Dress Code Policy | The Solution to Children being Over-Sexualised is to Stop Over-Sexualising Children
Last week, it was reported that a high school in New Zealand called an assembly to discuss uniforms and dress codes. There, the school’s deputy principal told young female students that the hemlines of their skirts were too high, and that they were required to lower them to knee length. According to the students, this was to “keep our girls safe, stop boys from getting ideas and create a good work environment for male staff.”
Current students and members of the school’s alumni were quick to criticise the deputy principal’s speech, deeming it inappropriate to allow the school’s rules to promote the sexualisation of young girls’ knees – girls “that aren’t even legal to have sex.” The rules in question include a stipulation stating that female students’ skirts must fall below the knee to ensure that “all students can focus on their learning and feel comfortable in the school environment.” However, the deputy principal’s comments would suggest that this restriction is less about making everybody feel comfortable, and more about making sure that girls make sure that boys feel comfortable… Oh, and fully grown men too.
Speaking to press in New Zealand, one student claimed that the issue was not so much with the rules themselves, but with the fact that they were targeting girls specifically. Which makes sense considering the assembly seemingly had absolutely nothing to do with teaching young boys not to objectify young girls, or getting rid of staff who already do. Let’s forget for a second (if we can) that there’s an explicit suggestion here that the male teachers in this school can’t help but prey on their students because their skirts might be a bit too short, and consider the fact that Henderson High aren’t just sexualising their underage female students, but they’re blaming them for this sexualisation too. Boys “get ideas” because they’re boys, and that’s entirely the girls’ fault.[pullquote] Boys “get ideas” because they’re boys, and that’s entirely the girls’ fault.[/pullquote]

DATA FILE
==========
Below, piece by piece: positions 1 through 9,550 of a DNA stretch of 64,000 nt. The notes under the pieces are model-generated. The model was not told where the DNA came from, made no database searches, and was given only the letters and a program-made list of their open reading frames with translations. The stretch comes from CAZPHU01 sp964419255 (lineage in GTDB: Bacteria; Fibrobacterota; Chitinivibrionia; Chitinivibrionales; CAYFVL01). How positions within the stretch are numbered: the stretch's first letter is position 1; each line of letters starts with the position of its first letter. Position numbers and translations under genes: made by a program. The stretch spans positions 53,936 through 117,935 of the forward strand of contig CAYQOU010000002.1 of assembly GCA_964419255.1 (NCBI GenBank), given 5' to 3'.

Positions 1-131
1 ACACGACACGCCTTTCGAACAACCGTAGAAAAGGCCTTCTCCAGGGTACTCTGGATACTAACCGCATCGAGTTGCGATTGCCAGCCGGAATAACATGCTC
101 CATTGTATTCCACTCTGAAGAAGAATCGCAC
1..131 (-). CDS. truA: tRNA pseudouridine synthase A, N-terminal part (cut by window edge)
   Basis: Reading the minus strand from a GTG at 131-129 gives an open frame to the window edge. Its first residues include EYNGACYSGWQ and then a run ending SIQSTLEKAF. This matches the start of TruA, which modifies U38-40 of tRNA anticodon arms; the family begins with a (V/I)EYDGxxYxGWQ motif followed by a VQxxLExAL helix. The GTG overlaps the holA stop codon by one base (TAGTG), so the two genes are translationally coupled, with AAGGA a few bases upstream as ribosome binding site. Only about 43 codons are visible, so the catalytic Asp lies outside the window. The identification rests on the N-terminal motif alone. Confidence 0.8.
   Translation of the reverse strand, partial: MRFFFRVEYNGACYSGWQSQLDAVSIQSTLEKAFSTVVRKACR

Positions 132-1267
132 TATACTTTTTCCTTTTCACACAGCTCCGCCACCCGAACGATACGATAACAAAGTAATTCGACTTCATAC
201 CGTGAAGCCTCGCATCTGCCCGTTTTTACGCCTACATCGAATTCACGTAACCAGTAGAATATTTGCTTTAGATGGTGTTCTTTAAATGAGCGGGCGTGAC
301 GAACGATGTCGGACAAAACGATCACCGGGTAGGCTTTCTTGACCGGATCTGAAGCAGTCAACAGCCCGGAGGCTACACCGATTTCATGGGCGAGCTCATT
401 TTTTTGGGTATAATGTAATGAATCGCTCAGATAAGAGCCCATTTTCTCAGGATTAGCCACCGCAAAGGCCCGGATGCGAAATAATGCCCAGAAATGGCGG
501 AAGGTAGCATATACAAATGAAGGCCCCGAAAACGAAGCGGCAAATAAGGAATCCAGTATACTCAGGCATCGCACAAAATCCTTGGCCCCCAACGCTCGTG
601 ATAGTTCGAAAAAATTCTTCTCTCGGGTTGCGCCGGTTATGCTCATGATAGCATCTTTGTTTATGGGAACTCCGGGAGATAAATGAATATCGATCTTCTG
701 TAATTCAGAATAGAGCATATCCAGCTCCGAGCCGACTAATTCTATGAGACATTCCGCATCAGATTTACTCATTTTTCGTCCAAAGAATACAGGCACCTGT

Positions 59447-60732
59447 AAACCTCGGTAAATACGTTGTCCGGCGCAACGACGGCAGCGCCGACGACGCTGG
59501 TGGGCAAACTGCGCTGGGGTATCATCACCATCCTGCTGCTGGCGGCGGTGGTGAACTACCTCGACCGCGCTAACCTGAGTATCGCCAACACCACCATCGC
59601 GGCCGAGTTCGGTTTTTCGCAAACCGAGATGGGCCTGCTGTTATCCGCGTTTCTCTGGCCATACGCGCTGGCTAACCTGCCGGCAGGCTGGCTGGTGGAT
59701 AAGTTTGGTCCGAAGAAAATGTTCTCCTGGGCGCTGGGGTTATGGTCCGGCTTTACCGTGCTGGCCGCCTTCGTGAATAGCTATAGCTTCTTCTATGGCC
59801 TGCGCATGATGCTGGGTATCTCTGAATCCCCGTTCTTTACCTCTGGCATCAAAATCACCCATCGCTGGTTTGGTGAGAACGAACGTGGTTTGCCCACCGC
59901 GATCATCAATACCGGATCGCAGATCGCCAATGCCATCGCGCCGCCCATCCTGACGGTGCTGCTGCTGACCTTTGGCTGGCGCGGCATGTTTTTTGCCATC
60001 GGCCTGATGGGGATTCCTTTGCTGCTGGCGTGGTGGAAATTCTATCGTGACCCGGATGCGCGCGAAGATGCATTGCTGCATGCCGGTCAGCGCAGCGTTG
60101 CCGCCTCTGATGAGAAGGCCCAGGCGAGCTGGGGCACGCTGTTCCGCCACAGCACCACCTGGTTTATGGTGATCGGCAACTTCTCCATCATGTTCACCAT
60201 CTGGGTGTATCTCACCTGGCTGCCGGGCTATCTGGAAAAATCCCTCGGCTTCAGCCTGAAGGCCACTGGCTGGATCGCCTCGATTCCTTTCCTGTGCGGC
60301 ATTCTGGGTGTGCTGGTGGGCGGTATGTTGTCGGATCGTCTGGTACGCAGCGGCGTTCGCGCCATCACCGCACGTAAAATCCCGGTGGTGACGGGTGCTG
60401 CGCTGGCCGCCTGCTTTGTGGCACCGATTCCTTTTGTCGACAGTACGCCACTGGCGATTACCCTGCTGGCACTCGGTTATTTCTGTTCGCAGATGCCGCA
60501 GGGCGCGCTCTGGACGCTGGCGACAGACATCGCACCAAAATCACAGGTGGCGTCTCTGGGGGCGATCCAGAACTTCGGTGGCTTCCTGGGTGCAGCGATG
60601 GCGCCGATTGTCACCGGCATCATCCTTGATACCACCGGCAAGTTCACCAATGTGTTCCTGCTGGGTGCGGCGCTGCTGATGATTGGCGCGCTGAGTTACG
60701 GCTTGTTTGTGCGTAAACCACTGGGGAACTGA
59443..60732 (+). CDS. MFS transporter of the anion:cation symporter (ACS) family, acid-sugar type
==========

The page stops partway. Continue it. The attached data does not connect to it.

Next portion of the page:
Unfortunately, what happened last week in New Zealand is not an isolated incident. Social media is consistently awash with news stories, Facebook statuses, and blog posts detailing how young girls were sent home from school because their slacks were too tight, their skirts didn’t trail along the pavement, or because they wore leggings that one time.
Just yesterday, administration at Lord Grey School in Milton Keynes were accused of body-shaming their female students when over 20 girls were turned away at the school gates for dressing ‘inappropriately.’ According to the school’s Headteacher Tracey Jones, they were protecting “girls who are not very slim against bullying” … By sending those girls home because their clothes were not as loose fitting as their peers’.
Jones went on to say that the school’s dress code has been in place for many years. It doesn’t just exist to make a good impression and to uphold the school’s reputation, but to ensure that the female students “look demure and modest and not appear over-sexualised” – a statement which has most likely never been uttered concerning the appearance of an underage boy in secondary school. Surely, the solution to children being over-sexualised is to stop over-sexualising children. Not refusing them entry to class because their clothes are a bit too tight.[pullquote]Surely, the solution to children being over-sexualised is to stop over-sexualising children. Not refusing them entry to class because their clothes are a bit too tight.[/pullquote]